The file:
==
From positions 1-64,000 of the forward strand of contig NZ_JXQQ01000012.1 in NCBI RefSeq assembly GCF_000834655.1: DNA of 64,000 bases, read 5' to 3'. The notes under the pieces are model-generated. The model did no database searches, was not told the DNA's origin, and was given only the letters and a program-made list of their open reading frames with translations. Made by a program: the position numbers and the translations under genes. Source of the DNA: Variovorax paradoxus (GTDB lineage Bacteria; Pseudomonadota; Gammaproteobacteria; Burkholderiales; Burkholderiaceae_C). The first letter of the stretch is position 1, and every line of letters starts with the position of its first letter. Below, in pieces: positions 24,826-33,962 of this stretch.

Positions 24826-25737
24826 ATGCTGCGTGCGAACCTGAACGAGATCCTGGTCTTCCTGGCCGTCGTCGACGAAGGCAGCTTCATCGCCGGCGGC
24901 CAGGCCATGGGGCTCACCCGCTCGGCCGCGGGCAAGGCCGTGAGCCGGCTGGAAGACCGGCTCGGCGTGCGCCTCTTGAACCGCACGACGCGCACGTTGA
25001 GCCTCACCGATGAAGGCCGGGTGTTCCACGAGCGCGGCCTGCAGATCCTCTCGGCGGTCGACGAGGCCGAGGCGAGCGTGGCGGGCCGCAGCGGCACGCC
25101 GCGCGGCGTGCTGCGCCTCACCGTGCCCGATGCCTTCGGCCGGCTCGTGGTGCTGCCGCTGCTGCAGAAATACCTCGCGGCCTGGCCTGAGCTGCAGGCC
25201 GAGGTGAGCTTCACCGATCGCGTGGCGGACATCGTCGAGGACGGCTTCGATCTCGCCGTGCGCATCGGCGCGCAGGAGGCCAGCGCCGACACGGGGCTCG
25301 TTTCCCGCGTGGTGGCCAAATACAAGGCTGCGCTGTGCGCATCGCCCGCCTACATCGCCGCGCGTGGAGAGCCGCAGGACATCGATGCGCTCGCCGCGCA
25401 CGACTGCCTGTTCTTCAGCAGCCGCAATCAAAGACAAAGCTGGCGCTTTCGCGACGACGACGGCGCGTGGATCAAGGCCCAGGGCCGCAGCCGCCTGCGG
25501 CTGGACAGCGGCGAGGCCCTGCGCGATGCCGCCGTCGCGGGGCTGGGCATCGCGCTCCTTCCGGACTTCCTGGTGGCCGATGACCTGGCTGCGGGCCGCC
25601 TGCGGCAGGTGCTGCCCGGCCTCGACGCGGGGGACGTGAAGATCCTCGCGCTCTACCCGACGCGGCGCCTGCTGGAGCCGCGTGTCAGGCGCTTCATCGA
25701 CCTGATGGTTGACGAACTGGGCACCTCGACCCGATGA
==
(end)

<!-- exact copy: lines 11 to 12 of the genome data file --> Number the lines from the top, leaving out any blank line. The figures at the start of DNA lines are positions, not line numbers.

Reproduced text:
25601 TGCGGCAGGTGCTGCCCGGCCTCGACGCGGGGGACGTGAAGATCCTCGCGCTCTACCCGACGCGGCGCCTGCTGGAGCCGCGTGTCAGGCGCTTCATCGA
25701 CCTGATGGTTGACGAACTGGGCACCTCGACCCGATGA